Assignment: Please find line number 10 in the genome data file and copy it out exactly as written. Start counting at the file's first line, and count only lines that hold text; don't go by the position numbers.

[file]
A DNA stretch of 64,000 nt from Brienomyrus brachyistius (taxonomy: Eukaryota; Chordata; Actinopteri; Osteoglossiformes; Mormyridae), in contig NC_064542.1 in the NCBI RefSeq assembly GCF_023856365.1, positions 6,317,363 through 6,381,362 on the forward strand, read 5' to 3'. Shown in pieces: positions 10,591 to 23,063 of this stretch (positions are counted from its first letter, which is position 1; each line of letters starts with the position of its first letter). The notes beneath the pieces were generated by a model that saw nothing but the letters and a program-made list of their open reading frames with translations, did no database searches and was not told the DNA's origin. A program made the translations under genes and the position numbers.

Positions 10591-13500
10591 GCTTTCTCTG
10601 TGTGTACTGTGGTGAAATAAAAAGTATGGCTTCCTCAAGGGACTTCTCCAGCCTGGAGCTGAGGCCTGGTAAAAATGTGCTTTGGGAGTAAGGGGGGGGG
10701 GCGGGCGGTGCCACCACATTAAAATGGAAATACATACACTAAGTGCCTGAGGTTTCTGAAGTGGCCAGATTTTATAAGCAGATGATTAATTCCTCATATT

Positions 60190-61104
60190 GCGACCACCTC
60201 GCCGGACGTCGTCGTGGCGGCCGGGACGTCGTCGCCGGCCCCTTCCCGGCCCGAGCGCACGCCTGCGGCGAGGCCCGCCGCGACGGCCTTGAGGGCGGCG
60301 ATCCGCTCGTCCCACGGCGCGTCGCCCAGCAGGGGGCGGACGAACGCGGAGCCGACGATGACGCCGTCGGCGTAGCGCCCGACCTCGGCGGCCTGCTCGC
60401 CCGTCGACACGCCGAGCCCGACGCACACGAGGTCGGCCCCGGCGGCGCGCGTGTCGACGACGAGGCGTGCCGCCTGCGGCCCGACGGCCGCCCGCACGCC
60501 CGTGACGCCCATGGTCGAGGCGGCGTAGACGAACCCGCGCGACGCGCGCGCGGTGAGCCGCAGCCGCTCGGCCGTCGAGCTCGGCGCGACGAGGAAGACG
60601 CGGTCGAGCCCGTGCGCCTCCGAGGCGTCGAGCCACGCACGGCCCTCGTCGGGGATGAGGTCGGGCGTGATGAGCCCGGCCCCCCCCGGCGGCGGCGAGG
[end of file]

60401 CCGTCGACACGCCGAGCCCGACGCACACGAGGTCGGCCCCGGCGGCGCGCGTGTCGACGACGAGGCGTGCCGCCTGCGGCCCGACGGCCGCCCGCACGCC